Thailand’s main opposition party has petitioned a court to annul last weekend’s disrupted national election, launching a legal challenge that could prolong the deeply divided country’s political paralysis.
The opposition Democrat Party filed two complaints on Tuesday, ahead of an election commission meeting on Wednesday to probe possible campaigning irregularities.
“We will argue that the election violated the constitution, in particular article 68 which prohibits people from undermining the constitutional monarchy and trying to grab power through unconstitutional means,” opposition spokesman Chavanond Intarakomalyasut told the Reuters news agency.
Intarakomalyasut said the state of emergency, which the government imposed last month to control protests, meant that the election “could not be held under normal circumstances” and that Prime Minister Yingluck Shinawatra party should be dissolved.
The election commission will also discuss problems surrounding the election, including the failure to register candidates in 28 electoral districts after protesters blockaded candidate registration centres in December.
During Sunday’s election, demonstrators blocked balloting in a fifth of constituencies, saying Yingluck must resign and make way for an appointed “people’s council” to overhaul a political system they say has been exploited by her billionaire brother, former premier Thaksin Shinawatra.
“There was an opportunity throughout the last two months for the government to see the light and acknowledge that the February 2 election wasn’t going to provide a solution for the country.” Korn Chatikavanij of the Democratic Party told Al Jazeera.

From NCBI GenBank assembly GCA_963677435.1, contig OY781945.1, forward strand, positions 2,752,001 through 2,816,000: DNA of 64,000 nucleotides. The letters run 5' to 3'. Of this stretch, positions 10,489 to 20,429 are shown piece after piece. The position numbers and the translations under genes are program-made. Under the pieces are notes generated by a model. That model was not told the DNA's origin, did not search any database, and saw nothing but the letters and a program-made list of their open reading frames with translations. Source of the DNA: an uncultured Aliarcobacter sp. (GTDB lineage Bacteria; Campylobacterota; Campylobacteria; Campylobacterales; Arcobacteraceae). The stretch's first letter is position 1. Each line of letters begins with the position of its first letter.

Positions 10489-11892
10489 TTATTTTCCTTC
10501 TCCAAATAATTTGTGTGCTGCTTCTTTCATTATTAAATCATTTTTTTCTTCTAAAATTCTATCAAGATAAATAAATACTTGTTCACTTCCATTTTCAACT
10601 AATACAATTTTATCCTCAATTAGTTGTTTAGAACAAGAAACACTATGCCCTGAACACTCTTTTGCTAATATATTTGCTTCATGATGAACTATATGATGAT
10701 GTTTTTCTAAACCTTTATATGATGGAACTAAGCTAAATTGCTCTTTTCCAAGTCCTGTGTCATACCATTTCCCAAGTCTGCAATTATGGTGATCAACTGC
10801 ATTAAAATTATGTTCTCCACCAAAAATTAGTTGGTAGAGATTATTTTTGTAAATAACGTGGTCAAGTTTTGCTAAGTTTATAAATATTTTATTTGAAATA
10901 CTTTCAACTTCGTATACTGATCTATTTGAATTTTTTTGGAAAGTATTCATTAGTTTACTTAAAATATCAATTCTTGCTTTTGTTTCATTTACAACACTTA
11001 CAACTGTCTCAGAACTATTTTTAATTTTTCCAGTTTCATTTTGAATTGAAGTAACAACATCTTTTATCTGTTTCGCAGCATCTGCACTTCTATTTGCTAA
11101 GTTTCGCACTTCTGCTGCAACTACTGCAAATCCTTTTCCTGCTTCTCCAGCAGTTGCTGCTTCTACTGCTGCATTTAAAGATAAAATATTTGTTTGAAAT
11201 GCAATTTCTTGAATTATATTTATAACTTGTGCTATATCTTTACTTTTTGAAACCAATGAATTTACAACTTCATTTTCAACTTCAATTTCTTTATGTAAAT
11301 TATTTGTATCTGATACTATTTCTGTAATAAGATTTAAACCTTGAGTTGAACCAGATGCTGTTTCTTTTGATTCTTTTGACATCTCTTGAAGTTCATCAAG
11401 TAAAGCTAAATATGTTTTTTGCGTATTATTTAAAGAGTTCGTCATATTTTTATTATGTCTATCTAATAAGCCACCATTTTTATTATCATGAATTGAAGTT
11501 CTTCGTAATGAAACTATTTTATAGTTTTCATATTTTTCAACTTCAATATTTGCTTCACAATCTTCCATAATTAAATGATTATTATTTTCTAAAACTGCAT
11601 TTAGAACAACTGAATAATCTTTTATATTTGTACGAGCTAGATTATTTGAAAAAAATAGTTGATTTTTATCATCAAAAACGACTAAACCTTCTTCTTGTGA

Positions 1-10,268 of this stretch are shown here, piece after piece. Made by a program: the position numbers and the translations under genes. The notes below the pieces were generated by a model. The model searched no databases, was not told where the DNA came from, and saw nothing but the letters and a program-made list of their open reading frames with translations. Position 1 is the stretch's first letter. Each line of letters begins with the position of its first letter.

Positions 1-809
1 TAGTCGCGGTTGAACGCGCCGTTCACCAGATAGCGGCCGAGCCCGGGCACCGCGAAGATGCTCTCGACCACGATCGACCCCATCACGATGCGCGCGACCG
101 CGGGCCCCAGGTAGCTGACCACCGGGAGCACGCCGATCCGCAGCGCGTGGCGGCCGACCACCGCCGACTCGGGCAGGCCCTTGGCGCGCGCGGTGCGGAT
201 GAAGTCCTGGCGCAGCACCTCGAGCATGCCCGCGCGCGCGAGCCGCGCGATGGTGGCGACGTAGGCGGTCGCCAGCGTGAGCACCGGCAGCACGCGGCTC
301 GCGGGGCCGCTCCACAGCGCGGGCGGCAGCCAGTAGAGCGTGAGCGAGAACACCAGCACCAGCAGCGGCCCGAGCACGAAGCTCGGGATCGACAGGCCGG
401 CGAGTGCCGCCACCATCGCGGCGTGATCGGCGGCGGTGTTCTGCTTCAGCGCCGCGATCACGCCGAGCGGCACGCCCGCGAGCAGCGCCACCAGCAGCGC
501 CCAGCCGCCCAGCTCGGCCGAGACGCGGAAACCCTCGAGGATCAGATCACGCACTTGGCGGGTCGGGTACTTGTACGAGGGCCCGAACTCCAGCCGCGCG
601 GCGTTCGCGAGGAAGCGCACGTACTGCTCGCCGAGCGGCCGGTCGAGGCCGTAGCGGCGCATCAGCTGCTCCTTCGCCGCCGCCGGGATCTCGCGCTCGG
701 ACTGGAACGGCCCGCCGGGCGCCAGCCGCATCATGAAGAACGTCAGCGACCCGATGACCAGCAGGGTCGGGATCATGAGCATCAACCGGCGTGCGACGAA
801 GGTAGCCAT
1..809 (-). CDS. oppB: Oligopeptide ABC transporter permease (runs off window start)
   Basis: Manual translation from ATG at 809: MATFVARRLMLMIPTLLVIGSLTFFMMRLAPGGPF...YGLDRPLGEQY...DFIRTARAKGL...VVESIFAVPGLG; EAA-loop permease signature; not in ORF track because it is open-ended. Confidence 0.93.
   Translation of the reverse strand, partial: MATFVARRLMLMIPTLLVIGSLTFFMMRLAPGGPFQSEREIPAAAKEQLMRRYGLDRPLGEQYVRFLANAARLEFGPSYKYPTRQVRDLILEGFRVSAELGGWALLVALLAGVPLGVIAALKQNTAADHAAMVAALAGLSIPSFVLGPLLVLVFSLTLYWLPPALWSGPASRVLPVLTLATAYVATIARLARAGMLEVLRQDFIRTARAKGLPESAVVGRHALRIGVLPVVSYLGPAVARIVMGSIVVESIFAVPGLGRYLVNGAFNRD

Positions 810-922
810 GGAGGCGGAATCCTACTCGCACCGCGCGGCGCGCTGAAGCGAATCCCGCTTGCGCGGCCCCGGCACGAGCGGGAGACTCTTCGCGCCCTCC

Dysfunctional status quo
The Democrats say that to end the crisis, the government needs to set up a council, subject to a referendum, that will implement wide-ranging political reforms. But they say the government has refused to hold discussions.
Sunday’s election was generally peaceful, with no repeat of the chaos seen the previous day, when supporters and opponents of Yingluck clashed in north Bangkok.
“The anarchists in the streets just want to overthrow the government, overthrow the whole system. They said about the legitimacy of the government and they want to overthrow the government through every means,” Pokin Polakun of (Yungluck’s) Pheu Thai Party, told Al Jazeera.
More rounds of voting will be held for unfilled parliamentary seats – but the process could take months. It is unlikely to change the dysfunctional status quo in a country blighted by eight years of polarisation and turmoil.
It means that parliament will not have enough members to convene – which could lead the country to be stuck in a political limbo while by-elections are conducted in the constituencies which were unable to vote.